The truth behind zero hours contracts
Recently, there has been lots of press about the use of zero hours contracts where employers are criticised for exploiting workers.
A government consultation was launched which identified 2 major problems – the use of exclusivity clauses and the lack of transparency in the relationship.
Generally speaking the aim of a zero hours contract is to provide an employer with a great deal of flexibility whilst at the same time creating as little employment rights as possible.
The problem is that there is no definite legal meaning of zero hours contract which can mean that employers and employees are sometimes left in the dark about rights and obligations and this in turn can lead to arguments.
The following is usually present in a zero hours contract:
- Casual contract;
- No guarantee of work;
- Paid for work done.
A zero hours contract creates worker status and not employment status. This means that the worker does not enjoy all of the rights associated with employee status but enjoys more than a self employed person. For example a worker will be entitled to holiday pay, notice and rest breaks. However the worker does not get employment rights such as the right not to be unfairly dismissed or to a redundancy payment.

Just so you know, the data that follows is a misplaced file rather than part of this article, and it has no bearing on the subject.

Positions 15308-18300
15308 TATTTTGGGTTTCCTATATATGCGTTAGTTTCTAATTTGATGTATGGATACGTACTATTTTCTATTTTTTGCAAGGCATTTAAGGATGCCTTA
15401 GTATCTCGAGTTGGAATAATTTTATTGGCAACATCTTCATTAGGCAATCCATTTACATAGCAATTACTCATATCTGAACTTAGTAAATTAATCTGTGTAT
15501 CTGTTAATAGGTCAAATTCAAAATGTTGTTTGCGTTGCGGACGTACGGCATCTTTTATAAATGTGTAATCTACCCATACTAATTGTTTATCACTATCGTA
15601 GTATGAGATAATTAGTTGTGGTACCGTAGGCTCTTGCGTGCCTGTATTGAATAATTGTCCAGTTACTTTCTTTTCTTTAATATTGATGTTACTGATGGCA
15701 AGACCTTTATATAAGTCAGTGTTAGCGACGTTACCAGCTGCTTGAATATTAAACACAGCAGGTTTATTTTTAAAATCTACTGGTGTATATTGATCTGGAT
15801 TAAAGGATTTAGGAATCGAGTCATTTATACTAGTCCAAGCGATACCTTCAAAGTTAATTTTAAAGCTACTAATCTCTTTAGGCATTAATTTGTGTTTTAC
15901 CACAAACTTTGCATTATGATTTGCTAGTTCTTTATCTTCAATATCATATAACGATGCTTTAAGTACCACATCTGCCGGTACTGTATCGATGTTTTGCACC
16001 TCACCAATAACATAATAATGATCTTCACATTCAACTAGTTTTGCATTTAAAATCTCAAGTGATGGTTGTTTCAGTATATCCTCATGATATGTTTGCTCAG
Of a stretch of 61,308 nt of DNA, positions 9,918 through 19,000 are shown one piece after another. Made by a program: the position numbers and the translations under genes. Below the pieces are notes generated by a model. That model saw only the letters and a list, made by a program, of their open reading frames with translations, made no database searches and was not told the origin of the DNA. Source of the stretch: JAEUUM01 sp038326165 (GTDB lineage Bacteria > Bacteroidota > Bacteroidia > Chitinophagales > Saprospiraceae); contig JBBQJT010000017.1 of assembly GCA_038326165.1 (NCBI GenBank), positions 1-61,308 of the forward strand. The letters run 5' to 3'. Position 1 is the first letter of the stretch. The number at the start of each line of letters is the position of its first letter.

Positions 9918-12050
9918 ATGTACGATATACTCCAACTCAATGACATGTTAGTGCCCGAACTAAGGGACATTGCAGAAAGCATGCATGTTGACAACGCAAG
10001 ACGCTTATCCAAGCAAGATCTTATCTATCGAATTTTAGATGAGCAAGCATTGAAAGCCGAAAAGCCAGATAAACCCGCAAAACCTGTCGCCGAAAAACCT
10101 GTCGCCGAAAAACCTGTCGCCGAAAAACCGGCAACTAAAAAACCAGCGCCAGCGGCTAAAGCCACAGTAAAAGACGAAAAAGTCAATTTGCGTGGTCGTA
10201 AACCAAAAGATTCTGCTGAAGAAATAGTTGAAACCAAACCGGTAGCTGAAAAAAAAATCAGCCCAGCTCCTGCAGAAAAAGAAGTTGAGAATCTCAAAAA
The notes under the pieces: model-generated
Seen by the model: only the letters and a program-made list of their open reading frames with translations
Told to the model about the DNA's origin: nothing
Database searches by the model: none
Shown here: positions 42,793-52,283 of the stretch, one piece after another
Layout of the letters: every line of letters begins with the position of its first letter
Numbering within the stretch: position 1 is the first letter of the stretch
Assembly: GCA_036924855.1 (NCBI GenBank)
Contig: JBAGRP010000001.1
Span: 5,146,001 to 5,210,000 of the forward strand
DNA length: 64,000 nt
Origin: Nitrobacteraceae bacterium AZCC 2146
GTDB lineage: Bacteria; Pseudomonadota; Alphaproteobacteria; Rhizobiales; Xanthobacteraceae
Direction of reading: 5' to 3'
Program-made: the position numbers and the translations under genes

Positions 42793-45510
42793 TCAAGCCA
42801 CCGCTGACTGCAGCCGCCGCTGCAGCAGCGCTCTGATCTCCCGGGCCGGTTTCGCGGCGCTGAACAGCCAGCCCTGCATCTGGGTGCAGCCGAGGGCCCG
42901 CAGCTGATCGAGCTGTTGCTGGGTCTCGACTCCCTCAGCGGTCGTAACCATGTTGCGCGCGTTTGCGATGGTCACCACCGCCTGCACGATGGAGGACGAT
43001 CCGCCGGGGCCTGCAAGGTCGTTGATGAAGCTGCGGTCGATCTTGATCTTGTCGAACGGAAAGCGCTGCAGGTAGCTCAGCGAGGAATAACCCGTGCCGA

Ultimately it would be up to a tribunal or the revenue to determine the true status of a worker to see if they had crossed over into employment. For example if an employer regularly offers work there is a risk that an umbrella contract will be established and the worker will gain employment status.
Exclusivity clauses are not conducive to genuinely creating a worker status. Exclusivity points towards an employment relationship.
If employers wish to use zero hours contracts they are well advised to take some advice about the true substance of the arrangement and also to put in place a zero hours contract setting out the intentions.
Details of the BIS consultation can be found here.
Should you have any questions on this topic please contact me at email@example.com.